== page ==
First People’s Principles of Education. BC Ministry of Education. 

Gura, Mark. 2018. The EdTech Advocates’ Guide to Leading Change in Schools. International Society for Technology in Education (ISTE).

Hooker, T. (2017). Transforming teachers’ formative assessment practices through eportfolios. Teaching and Teacher Education, 67, 440–453.

Malcolm, Brown, McCormack, M. Reeves, J. Brooks, C & Grajek, S. (2020). 2020 Educause Horizon Report: Teaching and Learning Edition. Educause.
MyEd.  (2018). Teachers at Langley’s D.W. Poppy Secondary champion
standards-based gradebook. MyEducation BC Connection, 8.
Rogers, T. & Feller, A. (2018). Reducing student absences at scale by targeting parents’ misbeliefs. Nature Human Behaviour.

Rogers, R., & Wright, V. (2008). Assessing technology’s role in communication between parents and middle schools. Electronic Journal for the Integration of Technology in Education, 7(1), 36-58.

Selwyn, N., Pangrazio, L., Nemorin, S., & Perrotta, C. (2020). What might the school of 2030 be like? an exercise in social science fiction. Learning, Media and Technology, 45(1), 90-106.

Thompson, B. C., Mazer, J. P., & Flood Grady, E. (2015). The changing nature of parent–teacher communication: Mode selection in the smartphone era. Communication Education, 64(2), 187-20.

Unicef. (2020). Tips for schools on how to strengthen communication with parents/caregivers. Unicef.

Weller, M. (2020). 25 Years of Ed Tech. Athabasca University Press.Weller, M. (2020). 25 Years of Ed Tech. Athabasca University Press.

Leading with Understanding

Photo by Angelo Pantazis on Unsplash

It is not as simple as it would seem to narrowly define key attributes of a leader in a digital learning environment. The context alone requires a breadth of technical, social, and organization skills. Therefore, I aimed to find one attribute that would encompass key values and roles within digital learning organizations. Understanding encompasses several traits required to fulfill the role of a leader.

Understanding, defined as comprehension (Oxford dictionary) is a broad enough quality to include the knowledge required to fulfill the role of a leader. This aligns with Group B’s first value, “competent” (2021, Beeby, Grymaloski, Koval, Norum, & Stoesz). To be a skilled leader, one requires an understanding of the overall processes, tools, resources, and roles. Having an understanding is considered necessary by Sheninger in order to make effective improvements to the culture and achievement (2014). I would include that demonstrating an understanding also makes a leader more effective in dealing with or supporting other employees. For example, if an employee is requesting more resources, a leader with an understanding of that employee’s role, tasks, and processes will make a more informed and therefore more effective decision.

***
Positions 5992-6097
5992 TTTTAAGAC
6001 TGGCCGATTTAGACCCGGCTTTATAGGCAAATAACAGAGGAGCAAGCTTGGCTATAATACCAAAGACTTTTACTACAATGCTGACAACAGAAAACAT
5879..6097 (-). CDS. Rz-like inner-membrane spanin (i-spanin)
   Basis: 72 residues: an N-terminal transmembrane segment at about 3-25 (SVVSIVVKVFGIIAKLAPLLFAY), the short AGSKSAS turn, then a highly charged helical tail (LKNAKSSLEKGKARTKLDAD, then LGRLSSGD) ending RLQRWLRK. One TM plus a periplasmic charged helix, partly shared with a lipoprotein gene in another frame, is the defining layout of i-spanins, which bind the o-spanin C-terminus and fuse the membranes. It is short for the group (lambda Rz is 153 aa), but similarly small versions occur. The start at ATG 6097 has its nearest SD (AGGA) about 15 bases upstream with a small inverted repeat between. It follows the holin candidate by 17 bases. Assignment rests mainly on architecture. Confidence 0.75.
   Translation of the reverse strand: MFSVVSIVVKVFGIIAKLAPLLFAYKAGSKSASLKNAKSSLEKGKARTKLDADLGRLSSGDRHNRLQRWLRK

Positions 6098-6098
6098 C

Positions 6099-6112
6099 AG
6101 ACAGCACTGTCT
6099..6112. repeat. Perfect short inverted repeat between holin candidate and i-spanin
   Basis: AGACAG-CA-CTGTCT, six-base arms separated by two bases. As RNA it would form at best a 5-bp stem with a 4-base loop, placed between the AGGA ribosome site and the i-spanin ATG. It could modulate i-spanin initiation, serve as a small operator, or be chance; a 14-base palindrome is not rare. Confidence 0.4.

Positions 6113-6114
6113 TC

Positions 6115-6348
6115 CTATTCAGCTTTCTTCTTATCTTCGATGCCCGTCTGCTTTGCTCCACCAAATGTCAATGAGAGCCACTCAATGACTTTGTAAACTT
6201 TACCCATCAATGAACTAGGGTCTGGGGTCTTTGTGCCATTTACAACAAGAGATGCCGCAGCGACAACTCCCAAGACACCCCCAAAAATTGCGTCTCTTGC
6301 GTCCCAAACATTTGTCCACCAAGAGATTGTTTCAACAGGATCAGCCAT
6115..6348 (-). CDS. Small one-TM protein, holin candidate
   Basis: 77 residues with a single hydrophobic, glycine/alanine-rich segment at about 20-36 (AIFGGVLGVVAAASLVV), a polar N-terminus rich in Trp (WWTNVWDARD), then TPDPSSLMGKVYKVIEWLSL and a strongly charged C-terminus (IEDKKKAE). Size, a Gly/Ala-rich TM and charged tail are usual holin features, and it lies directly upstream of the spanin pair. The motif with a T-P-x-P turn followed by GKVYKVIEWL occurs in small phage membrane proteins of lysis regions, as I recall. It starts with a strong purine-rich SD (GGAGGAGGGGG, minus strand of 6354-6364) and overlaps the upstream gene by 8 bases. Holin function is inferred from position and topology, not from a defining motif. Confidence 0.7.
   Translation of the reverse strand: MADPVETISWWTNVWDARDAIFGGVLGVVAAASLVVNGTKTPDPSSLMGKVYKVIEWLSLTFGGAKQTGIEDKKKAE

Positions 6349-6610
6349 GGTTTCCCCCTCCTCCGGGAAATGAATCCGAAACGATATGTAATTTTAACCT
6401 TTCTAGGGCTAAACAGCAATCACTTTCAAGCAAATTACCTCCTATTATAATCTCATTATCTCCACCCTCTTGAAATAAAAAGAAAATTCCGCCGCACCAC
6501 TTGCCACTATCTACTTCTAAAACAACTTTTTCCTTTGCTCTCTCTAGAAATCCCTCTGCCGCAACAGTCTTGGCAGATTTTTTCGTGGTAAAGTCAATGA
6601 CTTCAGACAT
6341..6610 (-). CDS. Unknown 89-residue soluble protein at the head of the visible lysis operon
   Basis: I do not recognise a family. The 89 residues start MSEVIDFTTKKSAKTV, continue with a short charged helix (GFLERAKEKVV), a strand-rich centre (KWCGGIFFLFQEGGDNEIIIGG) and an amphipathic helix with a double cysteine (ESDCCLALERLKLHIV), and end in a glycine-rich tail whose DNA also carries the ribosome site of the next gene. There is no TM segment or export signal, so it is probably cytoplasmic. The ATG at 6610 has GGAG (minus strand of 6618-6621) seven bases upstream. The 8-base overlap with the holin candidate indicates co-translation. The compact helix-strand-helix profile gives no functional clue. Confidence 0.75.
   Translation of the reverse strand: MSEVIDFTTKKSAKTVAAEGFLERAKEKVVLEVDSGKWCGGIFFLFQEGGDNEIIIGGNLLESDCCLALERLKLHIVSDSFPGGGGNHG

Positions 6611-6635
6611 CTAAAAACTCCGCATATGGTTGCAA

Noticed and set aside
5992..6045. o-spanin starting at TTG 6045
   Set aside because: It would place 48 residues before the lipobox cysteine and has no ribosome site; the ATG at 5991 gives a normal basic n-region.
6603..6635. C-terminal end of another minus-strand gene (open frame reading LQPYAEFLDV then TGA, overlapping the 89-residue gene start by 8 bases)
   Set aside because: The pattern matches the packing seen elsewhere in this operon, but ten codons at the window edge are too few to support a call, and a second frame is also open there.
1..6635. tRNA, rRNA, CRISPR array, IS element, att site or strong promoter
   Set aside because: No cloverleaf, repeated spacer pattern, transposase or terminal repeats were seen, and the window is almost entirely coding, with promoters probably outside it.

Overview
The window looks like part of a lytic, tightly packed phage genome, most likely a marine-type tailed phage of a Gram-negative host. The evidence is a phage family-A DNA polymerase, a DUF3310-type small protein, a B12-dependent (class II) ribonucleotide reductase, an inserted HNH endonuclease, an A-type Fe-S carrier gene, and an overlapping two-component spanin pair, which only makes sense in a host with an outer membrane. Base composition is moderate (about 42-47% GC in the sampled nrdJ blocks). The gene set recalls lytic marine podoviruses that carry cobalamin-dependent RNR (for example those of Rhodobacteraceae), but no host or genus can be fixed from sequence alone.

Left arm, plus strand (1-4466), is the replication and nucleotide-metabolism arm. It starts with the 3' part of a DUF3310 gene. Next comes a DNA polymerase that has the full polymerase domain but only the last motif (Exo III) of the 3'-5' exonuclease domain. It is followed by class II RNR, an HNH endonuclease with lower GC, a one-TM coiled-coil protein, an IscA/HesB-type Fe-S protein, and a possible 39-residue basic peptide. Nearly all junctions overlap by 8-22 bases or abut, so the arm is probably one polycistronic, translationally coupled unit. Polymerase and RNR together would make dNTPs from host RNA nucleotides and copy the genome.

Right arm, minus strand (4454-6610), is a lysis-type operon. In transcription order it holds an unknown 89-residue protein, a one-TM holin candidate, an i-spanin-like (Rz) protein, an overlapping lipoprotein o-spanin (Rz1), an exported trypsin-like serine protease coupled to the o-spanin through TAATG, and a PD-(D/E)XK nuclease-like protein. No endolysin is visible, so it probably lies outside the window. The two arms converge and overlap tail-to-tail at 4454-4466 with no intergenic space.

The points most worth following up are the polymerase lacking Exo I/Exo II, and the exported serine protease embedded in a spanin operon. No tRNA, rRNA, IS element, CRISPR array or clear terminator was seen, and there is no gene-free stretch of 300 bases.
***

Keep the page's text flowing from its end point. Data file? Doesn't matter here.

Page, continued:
Beyond having comprehension, being understanding also means being “sympathetically aware of other people’s feelings” (Oxford). Aside from having understanding, being understanding can inspire others to perform optimally. This then aligns with Team B’s (2021) second and third ranked values, supportive and caring. Being sympathetic allows a leader to anticipate changes or struggles and thereby address these sooner and with greater effectiveness (Sheninger, 2014). While, Sheninger claims trust is the foundational quality of current digital leaders, trust is developed through communication, openness and sympathy. Additionally, while being able to adapt to change is important, especially in this time of the pandemic, the pandemic has also shown us that we cannot plan for each possible scenario. In most scenarios, being understanding can be used to recognize where the problems lie and to outline careful and thoughtful solutions  (Khan, 2017). Khan goes on to consider the importance of leaders to recognize their followers values, struggles and responsibilities when including them in processes.

Both definitions of understanding are relevant beyond the western perspective too. An understanding of previous experiences and ingrained behaviours towards minorities (Batliwala, 2010) allows an empathetic approach to leadership. By acknowledging the past we enable greater capacity for value-driven growth and justice. A leader with understanding will be better able to take on differing perspectives (Barton, T. as cited in in Batliwala, 2010). Raising other up also follows “transformational leadership” as described by Batliwala (2010). The idea of instilling leadership in others is also recognized by Huggins et al. (2017) through distributed leadership. These lawered levels of leadership are evident in my current environment within the formal titles of Superintendent of schools to the Instructional team leader to those informal leaders that spark change or growth. For a leader to lead successfully they must use understanding to encourage leadership from others.

Effective leaders are understanding of processes, tools and are empathetic to all members of the digital education environment. This image of a leader is best described  by a metaphor of the unobservable current in water. The leader guides others through obstacles towards a common goal.  A leader with thorough understanding will be better at using an effective amount of pressure to suite the people and the context.



Batliwala, S. (2010). Feminist leadership for social transformation: Clearing the conceptual cloud. Retrieved from